People are worried the BBC will replace Dimbleby with one of the same old faces

George Osborne, Nigel Farage, Davd Dimbleby, Andrew Neil and Nick Robinson

On 17 June, David Dimbleby announced he is stepping down as host of Question Time after 25 years.

Dimbleby’s departure gives the BBC an opportunity to counter its critics with a radical new appointment. But people on social media aren’t holding their breath.

End of an era

The BBC has repeatedly come under fire for the make-up of the Question Time panel; not least for Nigel Farage holding the joint record for most appearances on the show this century.

The show also has a habit of glossing over key issues:

…or just completely ignoring a national day of mourning:

A new dawn?

Therefore, it’s no wonder people were quick to call for a change in approach:

Same old faces

Dimbleby’s departure could mark a new dawn for the BBC’s flagship debate. Appointing a young progressive host would be a statement of intent from the much criticised corporation. But many people seem resigned that Dimbleby’s departure won’t mark a turning point for Question Time, with one name cropping up again and again:

At least others felt there was a broader array of options:

One Twitter user’s prediction was particularly scary; it reads like a stag do from hell:

Although there are rumours that the stag do from hell could be eclipsed by Dimbleby’s final show:

Thankfully, the suggestion that Andrew Neil should jump into the hot seat was met with strong criticism:

Jokes aside

Joking aside, Dimbleby’s departure really is an opportunity for the BBC to counter its many critics with a radical appointment. The scepticism about whether it will take this opportunity is just another example of its beleaguered reputation.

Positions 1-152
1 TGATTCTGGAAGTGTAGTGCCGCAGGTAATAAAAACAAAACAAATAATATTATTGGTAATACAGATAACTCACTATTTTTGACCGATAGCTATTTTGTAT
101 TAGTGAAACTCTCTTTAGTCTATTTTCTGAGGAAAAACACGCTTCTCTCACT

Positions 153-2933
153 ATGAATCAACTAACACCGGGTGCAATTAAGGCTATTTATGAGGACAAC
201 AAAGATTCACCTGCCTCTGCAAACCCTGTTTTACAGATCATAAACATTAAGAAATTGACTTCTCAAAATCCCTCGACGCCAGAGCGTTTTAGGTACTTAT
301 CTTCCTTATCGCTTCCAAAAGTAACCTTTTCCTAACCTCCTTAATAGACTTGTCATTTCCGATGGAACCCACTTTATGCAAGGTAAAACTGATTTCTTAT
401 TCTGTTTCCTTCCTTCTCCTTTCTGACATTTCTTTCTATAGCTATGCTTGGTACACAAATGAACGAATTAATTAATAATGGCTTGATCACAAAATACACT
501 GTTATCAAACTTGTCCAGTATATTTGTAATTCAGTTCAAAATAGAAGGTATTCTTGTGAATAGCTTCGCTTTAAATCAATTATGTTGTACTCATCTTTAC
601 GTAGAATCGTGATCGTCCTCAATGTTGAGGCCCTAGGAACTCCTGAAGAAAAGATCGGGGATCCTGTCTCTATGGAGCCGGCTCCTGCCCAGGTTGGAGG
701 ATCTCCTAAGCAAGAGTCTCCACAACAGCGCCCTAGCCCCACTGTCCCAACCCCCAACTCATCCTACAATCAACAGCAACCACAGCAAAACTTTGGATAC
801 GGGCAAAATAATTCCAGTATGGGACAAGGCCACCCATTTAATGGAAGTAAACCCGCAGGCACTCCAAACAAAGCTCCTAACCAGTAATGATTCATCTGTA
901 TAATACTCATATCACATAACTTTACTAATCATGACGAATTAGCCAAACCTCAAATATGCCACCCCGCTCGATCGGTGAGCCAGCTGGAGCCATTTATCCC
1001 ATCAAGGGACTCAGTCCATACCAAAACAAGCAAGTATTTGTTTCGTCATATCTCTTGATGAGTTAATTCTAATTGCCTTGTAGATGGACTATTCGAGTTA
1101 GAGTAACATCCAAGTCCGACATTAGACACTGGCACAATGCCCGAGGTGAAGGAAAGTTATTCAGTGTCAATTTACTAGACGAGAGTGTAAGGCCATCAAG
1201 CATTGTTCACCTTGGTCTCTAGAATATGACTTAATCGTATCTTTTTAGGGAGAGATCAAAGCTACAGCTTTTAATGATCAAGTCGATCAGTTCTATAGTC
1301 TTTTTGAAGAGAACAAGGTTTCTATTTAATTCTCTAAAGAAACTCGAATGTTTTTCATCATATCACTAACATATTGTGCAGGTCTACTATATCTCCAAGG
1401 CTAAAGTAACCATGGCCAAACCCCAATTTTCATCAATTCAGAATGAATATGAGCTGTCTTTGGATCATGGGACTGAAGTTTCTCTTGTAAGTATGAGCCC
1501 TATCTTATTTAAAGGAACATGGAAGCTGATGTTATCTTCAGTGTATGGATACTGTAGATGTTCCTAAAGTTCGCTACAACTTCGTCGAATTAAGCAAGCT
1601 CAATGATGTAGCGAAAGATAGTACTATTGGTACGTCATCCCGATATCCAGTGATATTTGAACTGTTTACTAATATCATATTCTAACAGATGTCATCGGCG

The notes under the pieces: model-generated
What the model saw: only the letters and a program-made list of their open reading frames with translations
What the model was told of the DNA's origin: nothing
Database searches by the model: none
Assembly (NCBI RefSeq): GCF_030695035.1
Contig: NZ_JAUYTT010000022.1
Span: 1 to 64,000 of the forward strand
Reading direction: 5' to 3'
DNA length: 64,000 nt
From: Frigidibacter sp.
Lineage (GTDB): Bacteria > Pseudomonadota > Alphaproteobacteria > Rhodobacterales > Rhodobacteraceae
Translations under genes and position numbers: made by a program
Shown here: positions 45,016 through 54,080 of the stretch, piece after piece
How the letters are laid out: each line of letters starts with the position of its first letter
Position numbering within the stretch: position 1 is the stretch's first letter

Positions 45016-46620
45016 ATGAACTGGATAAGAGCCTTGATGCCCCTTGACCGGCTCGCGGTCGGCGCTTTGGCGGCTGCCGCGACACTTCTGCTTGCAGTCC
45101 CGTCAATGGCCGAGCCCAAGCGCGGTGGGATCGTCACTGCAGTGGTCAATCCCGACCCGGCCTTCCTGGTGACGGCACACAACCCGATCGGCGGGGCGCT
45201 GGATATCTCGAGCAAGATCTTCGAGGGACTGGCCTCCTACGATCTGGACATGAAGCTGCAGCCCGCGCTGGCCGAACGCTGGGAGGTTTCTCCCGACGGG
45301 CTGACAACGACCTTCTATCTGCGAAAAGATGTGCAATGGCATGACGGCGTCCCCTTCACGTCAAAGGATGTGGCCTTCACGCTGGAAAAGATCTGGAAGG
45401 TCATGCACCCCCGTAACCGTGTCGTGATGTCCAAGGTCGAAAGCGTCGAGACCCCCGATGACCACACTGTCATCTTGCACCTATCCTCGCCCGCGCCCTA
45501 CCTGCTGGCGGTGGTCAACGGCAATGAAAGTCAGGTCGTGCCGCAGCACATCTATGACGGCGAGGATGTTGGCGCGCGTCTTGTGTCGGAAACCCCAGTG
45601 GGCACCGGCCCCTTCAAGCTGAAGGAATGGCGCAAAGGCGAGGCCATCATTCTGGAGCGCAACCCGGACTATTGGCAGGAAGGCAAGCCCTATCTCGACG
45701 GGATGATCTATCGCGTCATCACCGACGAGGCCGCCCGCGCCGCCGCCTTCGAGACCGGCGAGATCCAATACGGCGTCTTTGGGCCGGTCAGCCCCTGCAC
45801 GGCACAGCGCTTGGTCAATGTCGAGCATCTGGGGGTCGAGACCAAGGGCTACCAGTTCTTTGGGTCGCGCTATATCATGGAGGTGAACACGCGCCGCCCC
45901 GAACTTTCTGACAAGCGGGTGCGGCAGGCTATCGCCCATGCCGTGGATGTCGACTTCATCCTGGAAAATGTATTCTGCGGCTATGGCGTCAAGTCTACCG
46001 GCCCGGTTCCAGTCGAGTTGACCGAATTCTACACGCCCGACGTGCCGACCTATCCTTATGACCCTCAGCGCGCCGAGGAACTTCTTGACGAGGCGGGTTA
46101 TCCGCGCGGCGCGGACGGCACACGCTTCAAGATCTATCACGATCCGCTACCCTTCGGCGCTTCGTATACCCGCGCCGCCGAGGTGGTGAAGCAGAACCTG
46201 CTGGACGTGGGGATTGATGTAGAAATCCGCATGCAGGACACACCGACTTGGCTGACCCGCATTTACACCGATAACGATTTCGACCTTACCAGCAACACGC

Let’s hope it proves everyone wrong.

Get Involved!

– Support The Canary if you appreciate the work we do.

Featured image via TheUpdate/YouTube, LBC/YouTube, RobinSayer/YouTube, BBCNews/YouTube & BBCNews/YouTube 

We need your help ...

The coronavirus pandemic is changing our world, fast. And we will do all we can to keep bringing you news and analysis throughout. But we are worried about maintaining enough income to pay our staff and minimal overheads.

Now, more than ever, we need a vibrant, independent media that holds the government to account and calls it out when it puts vested economic interests above human lives. We need a media that shows solidarity with the people most affected by the crisis – and one that can help to build a world based on collaboration and compassion.

We have been fighting against an establishment that is trying to shut us down. And like most independent media, we don’t have the deep pockets of investors to call on to bail us out.

Can you help by chipping in a few pounds each month?

The Canary Support us

Comments are closed